Law group defends pro-life students restricted to college 'speech zone'

University of South Alabama. Credit: Faungg's Photo via Flickr (CC BY-ND 2.0).

A student group at the University of South Alabama is challenging the university administration after being told its pro-life display must be limited to the school’s small “speech zone.”

The non-profit legal organization Alliance Defending Freedom filed an amended complaint on behalf of the students in their lawsuit against the university on Aug. 23.

“Free, spontaneous discourse on college campuses is supposed to be a hallmark of higher education rather than the exception to the rule,” said ADF senior counsel Kevin Theriot. “We hope that the University of South Alabama will revise its policy so that its students can exercise their constitutionally protected freedoms.”

Following university guidelines, Students for Life USA requested permission last October to host a “Cemetery of the Innocents” which would have consisted of planting small crosses in the ground to honor the victims of abortion.

The school denied their request, saying that the event was controversial and that it would could only be held in the campus “speech zone” which then consisted of the student center, making up less than 1 percent of the campus.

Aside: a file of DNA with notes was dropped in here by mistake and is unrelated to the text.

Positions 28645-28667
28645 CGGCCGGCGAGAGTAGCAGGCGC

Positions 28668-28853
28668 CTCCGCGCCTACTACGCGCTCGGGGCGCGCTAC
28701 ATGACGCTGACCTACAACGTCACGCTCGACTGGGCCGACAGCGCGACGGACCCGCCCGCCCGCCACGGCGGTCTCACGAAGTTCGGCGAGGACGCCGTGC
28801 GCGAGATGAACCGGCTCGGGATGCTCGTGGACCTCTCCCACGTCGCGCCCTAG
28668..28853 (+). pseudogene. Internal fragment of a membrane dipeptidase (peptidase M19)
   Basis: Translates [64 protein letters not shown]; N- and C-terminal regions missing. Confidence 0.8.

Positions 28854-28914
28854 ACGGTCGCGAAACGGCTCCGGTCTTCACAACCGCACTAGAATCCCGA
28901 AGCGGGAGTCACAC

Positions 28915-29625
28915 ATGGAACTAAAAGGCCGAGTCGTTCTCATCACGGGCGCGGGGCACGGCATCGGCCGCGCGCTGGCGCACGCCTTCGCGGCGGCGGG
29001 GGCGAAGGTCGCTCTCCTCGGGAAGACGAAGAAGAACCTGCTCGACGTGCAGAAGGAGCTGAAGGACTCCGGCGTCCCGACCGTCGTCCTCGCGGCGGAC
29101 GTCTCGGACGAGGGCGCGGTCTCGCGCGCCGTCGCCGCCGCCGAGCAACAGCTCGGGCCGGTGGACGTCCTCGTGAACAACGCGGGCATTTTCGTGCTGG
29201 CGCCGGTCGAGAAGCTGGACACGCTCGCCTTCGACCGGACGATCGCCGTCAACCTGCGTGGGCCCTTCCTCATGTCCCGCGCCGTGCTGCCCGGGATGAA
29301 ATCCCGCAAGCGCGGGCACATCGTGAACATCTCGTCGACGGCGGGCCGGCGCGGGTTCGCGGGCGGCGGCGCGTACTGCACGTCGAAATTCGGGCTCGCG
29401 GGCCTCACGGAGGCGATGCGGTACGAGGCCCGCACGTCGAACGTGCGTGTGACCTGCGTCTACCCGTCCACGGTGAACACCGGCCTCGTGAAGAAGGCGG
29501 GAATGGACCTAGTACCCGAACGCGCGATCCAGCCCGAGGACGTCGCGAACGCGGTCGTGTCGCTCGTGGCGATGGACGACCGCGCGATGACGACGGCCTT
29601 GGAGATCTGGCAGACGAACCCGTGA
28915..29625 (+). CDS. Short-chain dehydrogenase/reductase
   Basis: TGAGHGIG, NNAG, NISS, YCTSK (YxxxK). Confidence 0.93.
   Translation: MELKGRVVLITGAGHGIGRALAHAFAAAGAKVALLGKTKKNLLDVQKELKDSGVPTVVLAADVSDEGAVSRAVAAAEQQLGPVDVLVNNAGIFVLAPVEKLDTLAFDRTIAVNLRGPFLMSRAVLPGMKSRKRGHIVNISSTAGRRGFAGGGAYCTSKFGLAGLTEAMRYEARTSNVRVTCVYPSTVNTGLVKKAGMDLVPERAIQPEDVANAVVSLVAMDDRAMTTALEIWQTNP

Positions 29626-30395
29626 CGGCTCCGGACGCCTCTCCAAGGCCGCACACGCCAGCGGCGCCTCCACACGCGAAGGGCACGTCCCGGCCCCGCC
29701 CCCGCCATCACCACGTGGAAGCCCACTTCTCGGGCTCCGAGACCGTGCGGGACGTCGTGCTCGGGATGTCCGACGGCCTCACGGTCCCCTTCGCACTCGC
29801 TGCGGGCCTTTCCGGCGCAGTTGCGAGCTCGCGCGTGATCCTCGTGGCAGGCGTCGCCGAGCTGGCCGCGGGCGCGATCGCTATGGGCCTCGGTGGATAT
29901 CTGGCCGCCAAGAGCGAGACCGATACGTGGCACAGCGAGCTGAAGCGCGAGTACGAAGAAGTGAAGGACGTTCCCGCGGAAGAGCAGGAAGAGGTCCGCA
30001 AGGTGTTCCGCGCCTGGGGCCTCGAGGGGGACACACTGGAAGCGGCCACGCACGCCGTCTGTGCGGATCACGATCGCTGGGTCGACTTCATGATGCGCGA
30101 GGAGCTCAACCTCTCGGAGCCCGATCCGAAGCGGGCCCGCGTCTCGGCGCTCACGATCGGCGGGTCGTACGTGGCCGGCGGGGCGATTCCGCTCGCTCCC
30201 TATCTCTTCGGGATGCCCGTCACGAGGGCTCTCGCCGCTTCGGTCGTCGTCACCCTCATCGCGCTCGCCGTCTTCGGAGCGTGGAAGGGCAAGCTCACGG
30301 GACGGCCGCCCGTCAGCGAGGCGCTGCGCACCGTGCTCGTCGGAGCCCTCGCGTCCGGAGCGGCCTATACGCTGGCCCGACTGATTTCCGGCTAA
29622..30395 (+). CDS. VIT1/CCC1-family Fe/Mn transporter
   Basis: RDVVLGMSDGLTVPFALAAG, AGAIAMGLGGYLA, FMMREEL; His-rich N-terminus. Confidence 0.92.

The university has allowed other student groups to exercise their freedom of speech on other parts of campus, ADF noted.

In its complaint, the legal group argues that the school’s “speech zone” policy violates students’ right to freedom of speech and gives university officials, “unbridled discretionary power to limit student speech in advance of such expression on campus and to do so based on the content and viewpoint of the speech.”

In August, the school expanded its “speech zone” to include other parts of campus, but Alliance Defending Freedom says that the school continues to restrict students’ constitutional rights.

Large, park-like parts of campus that ADF says were designed and previously used by students for practicing free speech are still off-limits.
 


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Archbishop José H. Gomez

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